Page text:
Red Sand Boa
- 02 Sep 2023
- 5 min read
Why in News?
Recently, a report by the Wildlife Conservation Society (WCS)-India titled 'Illegal Trade of Red Sand Boa in India 2016-2021' has exposed the trade of red sand boa.
- This alarming revelation underscores the pressing concern about the illegal trade of Red Sand Boas and the urgency for conservation efforts.
What are the Key Highlights of the Report?
- The report documents a total of 172 incidents of seizures involving red sand boas between 2016 and 2021, revealing the alarming extent of illegal trade.
- Illegal trade spans 18 Indian states, 1 Union Territory, and 87 districts; Maharashtra and UP record the highest incidents.
- Maharashtra dominates with 59 cases, including urban areas like Pune, Thane, Mumbai Suburban.
- Uttar Pradesh closely follows 33 incidents, often near Nepal's border in districts like Bahraich, and Lakhimpur-Kheri.
- Social media, especially YouTube, aids illegal trade, with 200 sales-promoting videos in 2021.
- The report's findings underscore the urgent need for conservation efforts to prevent the further decline of the red sand boa population and protect India's biodiversity.
What are the Key Facts About Red Sand Boa?
- The Red Sand Boa (Eryx johnii), commonly called the Indian Sand Boa, is a non-venomous species.
- It is a primarily reddish-brown and thick-set snake that grows to an average length of 75 cm.
- Unlike most snakes, the tail is almost as thick as the body and gives the reptile the appearance of being "double-headed".
- The Red Sand Boa is the largest of the sand boa in the world. Nocturnal and spends the majority of its time under the ground.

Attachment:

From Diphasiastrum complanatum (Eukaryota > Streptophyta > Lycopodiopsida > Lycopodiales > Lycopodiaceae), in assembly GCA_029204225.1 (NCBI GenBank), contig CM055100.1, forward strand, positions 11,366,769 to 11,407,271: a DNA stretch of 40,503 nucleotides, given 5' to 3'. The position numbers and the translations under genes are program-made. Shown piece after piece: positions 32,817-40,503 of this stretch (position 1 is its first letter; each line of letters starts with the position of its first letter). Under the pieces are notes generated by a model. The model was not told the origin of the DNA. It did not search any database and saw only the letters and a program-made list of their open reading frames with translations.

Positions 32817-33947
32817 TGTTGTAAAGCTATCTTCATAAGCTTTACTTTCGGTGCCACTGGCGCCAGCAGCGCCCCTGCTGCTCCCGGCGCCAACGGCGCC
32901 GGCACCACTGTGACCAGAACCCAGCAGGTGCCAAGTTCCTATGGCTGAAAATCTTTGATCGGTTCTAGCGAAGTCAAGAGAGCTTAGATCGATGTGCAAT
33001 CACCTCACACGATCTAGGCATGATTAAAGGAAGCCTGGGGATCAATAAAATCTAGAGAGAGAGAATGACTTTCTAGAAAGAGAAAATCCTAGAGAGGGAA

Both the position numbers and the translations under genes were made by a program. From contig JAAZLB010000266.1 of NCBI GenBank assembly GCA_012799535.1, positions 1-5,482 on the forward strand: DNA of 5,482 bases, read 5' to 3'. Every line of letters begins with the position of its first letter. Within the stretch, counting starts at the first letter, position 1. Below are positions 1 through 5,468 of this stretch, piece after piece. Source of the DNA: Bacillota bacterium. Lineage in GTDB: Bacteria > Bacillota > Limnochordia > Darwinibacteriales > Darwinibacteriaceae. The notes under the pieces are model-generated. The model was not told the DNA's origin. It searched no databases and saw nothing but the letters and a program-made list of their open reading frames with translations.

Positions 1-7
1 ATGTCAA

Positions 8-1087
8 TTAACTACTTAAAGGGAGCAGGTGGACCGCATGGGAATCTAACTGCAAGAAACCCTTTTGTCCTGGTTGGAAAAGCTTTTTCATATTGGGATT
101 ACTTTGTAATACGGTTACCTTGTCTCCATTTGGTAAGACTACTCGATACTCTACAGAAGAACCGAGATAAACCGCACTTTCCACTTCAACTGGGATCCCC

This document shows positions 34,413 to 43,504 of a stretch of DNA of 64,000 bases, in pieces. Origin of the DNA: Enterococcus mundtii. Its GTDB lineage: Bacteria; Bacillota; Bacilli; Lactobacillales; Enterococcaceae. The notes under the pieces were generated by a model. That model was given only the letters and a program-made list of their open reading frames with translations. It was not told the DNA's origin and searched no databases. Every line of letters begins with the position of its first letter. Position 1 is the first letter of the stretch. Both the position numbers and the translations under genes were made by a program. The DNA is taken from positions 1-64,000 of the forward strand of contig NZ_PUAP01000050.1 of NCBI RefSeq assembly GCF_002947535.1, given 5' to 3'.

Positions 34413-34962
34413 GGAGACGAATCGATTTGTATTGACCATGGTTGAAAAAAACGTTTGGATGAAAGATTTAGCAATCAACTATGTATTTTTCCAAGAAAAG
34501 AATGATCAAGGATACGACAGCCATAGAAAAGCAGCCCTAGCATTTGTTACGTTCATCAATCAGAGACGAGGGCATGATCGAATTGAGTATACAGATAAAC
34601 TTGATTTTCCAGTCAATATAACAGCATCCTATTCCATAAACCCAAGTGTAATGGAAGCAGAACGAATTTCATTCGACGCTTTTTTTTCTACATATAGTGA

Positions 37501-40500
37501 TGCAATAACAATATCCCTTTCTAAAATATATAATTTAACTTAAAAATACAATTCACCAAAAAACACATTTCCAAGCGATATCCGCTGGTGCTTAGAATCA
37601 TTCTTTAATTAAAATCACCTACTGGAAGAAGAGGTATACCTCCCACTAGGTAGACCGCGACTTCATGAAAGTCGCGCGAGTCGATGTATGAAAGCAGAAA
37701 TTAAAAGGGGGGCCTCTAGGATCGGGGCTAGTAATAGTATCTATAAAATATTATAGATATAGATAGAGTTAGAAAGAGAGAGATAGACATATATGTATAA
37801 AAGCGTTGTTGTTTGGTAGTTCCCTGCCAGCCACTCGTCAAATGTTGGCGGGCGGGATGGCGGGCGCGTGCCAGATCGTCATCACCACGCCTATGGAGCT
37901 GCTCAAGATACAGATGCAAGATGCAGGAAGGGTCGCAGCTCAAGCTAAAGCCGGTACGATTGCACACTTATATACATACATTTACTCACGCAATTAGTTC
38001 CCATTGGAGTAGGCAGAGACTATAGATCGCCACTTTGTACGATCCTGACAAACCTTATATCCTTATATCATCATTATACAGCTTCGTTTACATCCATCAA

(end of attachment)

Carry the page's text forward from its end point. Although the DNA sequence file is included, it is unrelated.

- Found in the whole of India excluding North-east states and North-Bengal; also not found in Indian islands.
- IUCN Red List: Near Threatened
- Convention on International Trade in Endangered Species of Wild Fauna and Flora (CITES): Appendix II.
- Indian Wildlife (Protection) Act of 1972: Schedule IV.
- Threats to Red Sand Boa:
- Expansion of human settlements and activities.
- Demand upsurge in pet trade, as well as for use in black magic.
- Poached for perceived medicinal benefits.
Wildlife Conservation Society (WCS)-India:
- WCS-India is a Section 25 (association having objects to promote commerce, art, science, religion, charity or any other useful purpose and not having any profit motive) non-profit organization in India, demonstrates a strong commitment to conservation.
- It operates in full compliance with Indian regulations, emphasizing its dedication to preserving the country's natural environment and its rich biodiversity.